Fabio Capello’s dig at Wayne Rooney that the England star striker only understands “Scottish” has raised a few hackles. It was in response to comments by Rooney that under Roy Hodgson there are no language problems in the English team.
This has generated much debate about whether a team can perform well unless players and managers share a common language. The Italian (pictured below, second from right), who has been criticised for not learning English, was clearly getting his own back – and, I suspect, also having a joke at Rooney’s expense.
However, to reduce the problem of player management to purely that of language is to simplify and distort a very complex process. Man management of a team, and how players perform for a particular manager, goes much beyond whether or not the manager speaks the same language as his team.
Not that language does not matter. And in the case of Wayne Rooney it must be said that his own use of the English language has often baffled many. I have a very vivid recollection of the problems this caused back in the 2004 European Championship. That was the championship when Rooney stamped himself on the European stage, suggesting he could be the talismanic player who would finally end England’s hurt and win its first trophy since 1966.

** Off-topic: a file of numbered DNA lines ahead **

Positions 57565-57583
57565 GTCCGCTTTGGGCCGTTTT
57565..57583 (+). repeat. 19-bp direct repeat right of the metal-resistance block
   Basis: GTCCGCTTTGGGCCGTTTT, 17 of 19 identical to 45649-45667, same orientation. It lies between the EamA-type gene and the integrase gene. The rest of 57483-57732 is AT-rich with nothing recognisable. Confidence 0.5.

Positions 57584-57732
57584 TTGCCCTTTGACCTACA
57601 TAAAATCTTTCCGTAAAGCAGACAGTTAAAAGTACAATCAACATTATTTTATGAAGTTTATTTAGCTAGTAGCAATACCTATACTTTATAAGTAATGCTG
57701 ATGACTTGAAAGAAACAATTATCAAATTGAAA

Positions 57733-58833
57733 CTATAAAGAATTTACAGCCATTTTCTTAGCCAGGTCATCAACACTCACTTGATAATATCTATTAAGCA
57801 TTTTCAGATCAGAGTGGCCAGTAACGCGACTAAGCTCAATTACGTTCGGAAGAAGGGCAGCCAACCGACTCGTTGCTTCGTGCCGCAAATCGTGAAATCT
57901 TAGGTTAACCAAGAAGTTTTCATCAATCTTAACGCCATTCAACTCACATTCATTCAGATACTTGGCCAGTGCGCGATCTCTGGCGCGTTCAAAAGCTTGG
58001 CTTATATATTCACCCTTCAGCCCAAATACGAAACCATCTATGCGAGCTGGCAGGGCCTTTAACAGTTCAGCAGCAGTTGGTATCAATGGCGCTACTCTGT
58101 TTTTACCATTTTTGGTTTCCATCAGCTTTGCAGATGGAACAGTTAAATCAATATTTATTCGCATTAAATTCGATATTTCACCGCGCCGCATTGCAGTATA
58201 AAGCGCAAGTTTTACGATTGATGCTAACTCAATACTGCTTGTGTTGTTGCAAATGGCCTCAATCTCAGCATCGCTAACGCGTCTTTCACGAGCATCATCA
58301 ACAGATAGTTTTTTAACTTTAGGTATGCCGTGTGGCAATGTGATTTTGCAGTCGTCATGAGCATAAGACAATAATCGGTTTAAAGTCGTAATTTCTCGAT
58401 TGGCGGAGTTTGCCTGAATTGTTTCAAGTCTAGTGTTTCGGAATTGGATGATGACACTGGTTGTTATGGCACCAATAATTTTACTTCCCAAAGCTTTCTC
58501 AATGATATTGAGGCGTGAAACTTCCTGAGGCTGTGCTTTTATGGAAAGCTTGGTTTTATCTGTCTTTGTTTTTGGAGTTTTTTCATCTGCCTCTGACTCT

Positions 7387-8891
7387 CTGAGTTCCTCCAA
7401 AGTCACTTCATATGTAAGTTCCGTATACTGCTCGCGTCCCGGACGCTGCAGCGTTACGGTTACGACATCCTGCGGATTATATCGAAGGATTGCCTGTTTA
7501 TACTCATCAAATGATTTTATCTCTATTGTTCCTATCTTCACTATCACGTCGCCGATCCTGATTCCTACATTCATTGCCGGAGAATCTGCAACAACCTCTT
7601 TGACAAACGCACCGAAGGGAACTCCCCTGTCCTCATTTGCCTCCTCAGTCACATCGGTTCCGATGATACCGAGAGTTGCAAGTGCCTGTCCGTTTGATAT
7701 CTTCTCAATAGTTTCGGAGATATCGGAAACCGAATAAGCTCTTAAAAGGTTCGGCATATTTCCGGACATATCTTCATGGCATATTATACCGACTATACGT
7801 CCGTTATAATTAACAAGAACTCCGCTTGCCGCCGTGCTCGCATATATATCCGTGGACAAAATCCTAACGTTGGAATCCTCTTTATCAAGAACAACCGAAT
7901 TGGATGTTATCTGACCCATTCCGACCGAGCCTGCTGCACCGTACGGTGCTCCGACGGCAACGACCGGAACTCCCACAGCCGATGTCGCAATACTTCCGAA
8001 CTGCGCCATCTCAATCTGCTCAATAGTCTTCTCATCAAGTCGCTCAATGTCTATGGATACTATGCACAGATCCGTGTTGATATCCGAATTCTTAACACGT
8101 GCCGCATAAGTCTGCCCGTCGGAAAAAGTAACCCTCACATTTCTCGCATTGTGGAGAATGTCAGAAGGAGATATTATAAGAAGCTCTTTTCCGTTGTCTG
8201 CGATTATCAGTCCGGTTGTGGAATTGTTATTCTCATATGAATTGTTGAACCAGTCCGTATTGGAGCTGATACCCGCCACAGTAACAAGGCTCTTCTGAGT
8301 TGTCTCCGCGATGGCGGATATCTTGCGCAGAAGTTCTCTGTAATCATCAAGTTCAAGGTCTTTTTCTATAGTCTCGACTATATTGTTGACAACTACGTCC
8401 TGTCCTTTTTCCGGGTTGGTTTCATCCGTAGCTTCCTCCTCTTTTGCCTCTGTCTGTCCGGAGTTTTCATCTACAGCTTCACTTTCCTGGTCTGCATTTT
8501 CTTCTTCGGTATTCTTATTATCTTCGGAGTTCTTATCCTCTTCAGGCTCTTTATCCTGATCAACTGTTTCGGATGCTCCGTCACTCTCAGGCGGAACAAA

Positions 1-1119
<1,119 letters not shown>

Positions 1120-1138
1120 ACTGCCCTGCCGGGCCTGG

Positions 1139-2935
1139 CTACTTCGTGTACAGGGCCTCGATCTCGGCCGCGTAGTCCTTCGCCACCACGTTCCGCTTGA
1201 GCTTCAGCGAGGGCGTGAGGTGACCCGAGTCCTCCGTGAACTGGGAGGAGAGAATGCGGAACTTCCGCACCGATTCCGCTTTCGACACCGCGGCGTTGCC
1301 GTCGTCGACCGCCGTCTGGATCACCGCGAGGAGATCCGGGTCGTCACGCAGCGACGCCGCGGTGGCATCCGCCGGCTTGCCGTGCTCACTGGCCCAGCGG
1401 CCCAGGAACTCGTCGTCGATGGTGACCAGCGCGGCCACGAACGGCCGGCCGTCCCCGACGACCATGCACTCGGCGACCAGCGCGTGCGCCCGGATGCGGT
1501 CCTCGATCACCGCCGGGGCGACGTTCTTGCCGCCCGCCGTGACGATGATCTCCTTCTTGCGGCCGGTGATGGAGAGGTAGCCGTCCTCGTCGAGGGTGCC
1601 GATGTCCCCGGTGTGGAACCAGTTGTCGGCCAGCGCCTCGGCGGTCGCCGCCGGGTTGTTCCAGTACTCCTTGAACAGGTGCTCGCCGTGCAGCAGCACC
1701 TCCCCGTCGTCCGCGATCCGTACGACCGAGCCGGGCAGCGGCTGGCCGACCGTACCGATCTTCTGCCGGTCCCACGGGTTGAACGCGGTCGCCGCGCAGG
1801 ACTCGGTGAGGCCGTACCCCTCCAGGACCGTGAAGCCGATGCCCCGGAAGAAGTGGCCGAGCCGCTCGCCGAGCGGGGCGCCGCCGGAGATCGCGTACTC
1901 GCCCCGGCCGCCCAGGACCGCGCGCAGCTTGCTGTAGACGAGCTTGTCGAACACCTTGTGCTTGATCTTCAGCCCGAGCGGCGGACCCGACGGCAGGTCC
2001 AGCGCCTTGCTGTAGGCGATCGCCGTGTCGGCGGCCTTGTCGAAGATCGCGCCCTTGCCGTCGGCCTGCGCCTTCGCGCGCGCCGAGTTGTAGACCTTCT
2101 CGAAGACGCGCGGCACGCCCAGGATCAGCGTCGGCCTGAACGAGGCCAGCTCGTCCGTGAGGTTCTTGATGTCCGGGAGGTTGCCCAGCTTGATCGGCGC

England had gone into Euro 2004 with a golden generation, but started with a defeat to France despite having led and even at times outplayed the holders. However, Rooney then duly appeared and scored two stunning goals which beat Switzerland and offered hopes of glory, only to end, as it so often does for England, with the all-too-familiar penalty shoot-out defeat.
However, it was after Rooney had mastered Switzerland in the brief English spring of that summer that language propped up. Rooney was, unsurprisingly, the chosen man of the match and this meant he had to come to the post-match press conference and answer some media questions.
The occasion was important because such access to players is rare. Generally you get a fleeting chance to talk to players in the so-called ‘mixed zone’ when journalists line a corridor along which players travel as they go from the dressing room to the team bus.
If you have not witnessed it, it is hard to believe that we in the media put up with it – but we do. There we stand, like hawkers in a bazaar offering not goods for sale but our microphones, and as the players go by we shout out questions. The hope is that at least some of the players hurrying by will provide the odd sound-bite that will make a story, if not the next day’s headlines.
Euro 2012 has already demonstrated how this system can come unstuck. It was during one such mixed zone encounter that Samir Nasri of France is supposed to have abused a journalist. He has since apologised but it has illustrated the lack of transparency and openness that sport in Europe still tolerates. I say Europe because Americans provide much greater media access to their athletes and coaches, and in a much more civilised fashion.